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I thought the singing was fine, Stone and Gosling aren't eight-octave belters or anything but they do a perfectly good job with the songs they have. I never felt like it was holding back the film. The dancing kinda did though. The "Lovely Night" scene just didn't pop off the way it could've.

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I agree that Emma Stone was the emotional core, but that's Hollywood for ya. Of course Gosling is gonna get top billing. :rolleyes: (which is not to say that I don't like him)

 

I struggled a lot not to cry towards the end, but I won the fight :D it was painful though, for sure. Still, an absolutely wonderful movie, I didn't notice time pass and it was lovely just disappearing into that world for a while, with all the shit that is going on here in reality. It was cheesy, but the right kind of cheesy, as you'd expect from a musical. The singing and dancing as some said wasn't perfect or anything, but I think that's the charm of these two actors anyway. Lovely casting. Gonna have the soundtrack on repeat for a while now. Wasn't able to listen to any of my music on the way home, just kept humming the theme to myself (yes, I was that crazy lady on the tram).

 

It's high time I watch Whiplash, it's always been on my list but now I want to see it even more. 

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3 hours ago, Always Crazy Bacon said:

 

They would be fine if they were presented as long form music videos and brought up to date. However they don't, they just clone the "golden age of Hollywood". The old people clap like seals, the fans agree it's amazing in an echo chamber of approval and nothing is updated or evolved to get new younger movie goers interested.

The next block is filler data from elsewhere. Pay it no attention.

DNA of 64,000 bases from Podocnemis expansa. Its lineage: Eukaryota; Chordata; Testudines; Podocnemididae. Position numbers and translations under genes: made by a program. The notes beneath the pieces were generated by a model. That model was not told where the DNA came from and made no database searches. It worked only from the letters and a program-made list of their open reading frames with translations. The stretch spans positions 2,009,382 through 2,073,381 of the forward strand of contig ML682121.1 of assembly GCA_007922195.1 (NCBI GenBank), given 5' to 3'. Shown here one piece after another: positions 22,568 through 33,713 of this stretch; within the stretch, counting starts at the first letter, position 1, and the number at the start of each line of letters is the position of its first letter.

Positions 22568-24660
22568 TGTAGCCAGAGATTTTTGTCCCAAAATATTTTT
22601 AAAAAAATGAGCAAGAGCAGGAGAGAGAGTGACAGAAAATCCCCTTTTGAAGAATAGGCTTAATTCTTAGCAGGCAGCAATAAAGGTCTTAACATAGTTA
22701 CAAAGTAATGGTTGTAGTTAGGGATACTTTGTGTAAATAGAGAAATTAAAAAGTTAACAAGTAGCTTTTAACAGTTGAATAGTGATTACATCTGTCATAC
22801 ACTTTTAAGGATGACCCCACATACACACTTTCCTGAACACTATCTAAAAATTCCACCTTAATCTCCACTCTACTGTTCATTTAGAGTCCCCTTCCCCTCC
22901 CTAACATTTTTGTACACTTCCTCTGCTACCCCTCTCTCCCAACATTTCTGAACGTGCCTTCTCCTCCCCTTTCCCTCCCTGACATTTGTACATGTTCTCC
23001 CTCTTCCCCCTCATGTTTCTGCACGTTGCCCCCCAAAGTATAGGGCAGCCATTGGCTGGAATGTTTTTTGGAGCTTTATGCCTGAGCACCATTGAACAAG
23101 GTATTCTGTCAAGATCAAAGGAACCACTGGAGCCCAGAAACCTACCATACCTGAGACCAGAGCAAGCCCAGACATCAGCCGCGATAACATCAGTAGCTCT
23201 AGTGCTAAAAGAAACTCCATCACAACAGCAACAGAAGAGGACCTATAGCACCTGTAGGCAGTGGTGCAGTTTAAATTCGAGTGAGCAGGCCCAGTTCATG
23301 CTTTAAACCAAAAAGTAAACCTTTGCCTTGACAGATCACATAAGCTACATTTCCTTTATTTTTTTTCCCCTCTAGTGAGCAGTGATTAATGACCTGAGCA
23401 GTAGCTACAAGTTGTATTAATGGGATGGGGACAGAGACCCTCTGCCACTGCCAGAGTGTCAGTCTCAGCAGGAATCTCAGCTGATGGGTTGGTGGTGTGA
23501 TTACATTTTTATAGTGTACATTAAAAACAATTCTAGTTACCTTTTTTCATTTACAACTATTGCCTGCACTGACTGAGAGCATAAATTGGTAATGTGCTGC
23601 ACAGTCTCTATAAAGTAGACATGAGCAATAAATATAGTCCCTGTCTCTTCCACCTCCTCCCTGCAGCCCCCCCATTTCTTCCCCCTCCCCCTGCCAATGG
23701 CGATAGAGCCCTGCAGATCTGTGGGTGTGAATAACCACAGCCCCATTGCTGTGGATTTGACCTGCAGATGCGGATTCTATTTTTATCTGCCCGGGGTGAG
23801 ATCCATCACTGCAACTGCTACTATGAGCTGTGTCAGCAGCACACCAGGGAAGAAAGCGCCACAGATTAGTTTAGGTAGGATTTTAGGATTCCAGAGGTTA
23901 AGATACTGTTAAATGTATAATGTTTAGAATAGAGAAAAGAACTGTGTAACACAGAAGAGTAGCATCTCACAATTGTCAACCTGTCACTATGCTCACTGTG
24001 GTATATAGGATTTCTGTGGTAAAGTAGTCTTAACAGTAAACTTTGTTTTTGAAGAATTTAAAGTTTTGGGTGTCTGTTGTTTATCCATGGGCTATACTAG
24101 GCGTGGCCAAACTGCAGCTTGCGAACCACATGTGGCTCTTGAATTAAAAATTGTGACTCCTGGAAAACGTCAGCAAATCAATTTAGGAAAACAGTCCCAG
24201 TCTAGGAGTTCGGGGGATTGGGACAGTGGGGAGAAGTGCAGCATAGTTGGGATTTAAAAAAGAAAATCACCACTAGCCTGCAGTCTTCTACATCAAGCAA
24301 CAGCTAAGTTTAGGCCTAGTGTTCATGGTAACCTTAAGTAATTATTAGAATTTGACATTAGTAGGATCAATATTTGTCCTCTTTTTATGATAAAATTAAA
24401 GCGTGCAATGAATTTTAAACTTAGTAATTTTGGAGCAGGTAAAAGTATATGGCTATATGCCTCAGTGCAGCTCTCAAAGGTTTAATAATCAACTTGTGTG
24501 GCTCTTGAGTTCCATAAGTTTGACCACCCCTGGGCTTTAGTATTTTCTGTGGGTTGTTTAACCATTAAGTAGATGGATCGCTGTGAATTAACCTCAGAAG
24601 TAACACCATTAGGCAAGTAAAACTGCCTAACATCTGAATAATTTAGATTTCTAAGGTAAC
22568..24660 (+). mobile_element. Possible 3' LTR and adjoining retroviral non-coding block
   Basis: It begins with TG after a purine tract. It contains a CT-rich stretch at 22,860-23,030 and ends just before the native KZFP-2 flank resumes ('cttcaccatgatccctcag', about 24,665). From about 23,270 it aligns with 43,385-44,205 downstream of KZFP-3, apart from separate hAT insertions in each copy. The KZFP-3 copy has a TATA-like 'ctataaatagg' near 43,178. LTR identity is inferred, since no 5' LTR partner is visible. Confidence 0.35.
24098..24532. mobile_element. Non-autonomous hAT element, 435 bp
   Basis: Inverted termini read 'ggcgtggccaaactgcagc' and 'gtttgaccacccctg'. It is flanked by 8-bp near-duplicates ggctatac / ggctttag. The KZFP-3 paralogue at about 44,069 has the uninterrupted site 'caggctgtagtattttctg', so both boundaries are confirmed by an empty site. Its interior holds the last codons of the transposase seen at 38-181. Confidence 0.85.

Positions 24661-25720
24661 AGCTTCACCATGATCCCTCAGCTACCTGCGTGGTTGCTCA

Do you understand now?

 

Great old musicals from the golden age of Hollywood are just as good now as they were then. Being old, or using old styles of filmmaking doesn't make something worse, just different. Great art or filmmaking doesn't age like your mobile phone does. It doesn't need to be "brought up to date". It just requires the right interpretation of its own form of language from the audience.

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6 hours ago, Always Crazy Bacon said:

 

They would be fine if they were presented as long form music videos and brought up to date. However they don't, they just clone the "golden age of Hollywood". The old people clap like seals, the fans agree it's amazing in an echo chamber of approval and nothing is updated or evolved to get new younger movie goers interested.

 

Do you understand now?

 

May I point you towards Dr. Horrible's Sing-Along Blog:

 

 

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Saw this tonight. Even though I'm not really a fan of musicals and all the hype was kinda putting me off I thought I had watch it and give it a go. I loved it. 

 

I think the opening song and dance kind of lead you into a false sense of security that it's all going to be all sunshine and lolipops and you're going to have this warm glow inside you throughout. But its not like that at all. Of course there are those feel good moments but it's not to the point where it's too much. It's the right amount and mixed in with the rest of the story and songs it's perfect.

 

It does seem to forget it's a musical for the middle section of the film but that doesnt really matter because as stated above, it just works.

 

I loved the dance in the stars sequence and the accompanying music. It was a great throw back and homage. Like @Monkeyboysaid, the last 15 minutes are fantastic.

 

I've watch Whiplash (for the first time) and this over the last month. Damien Chazelle is really sometimes special.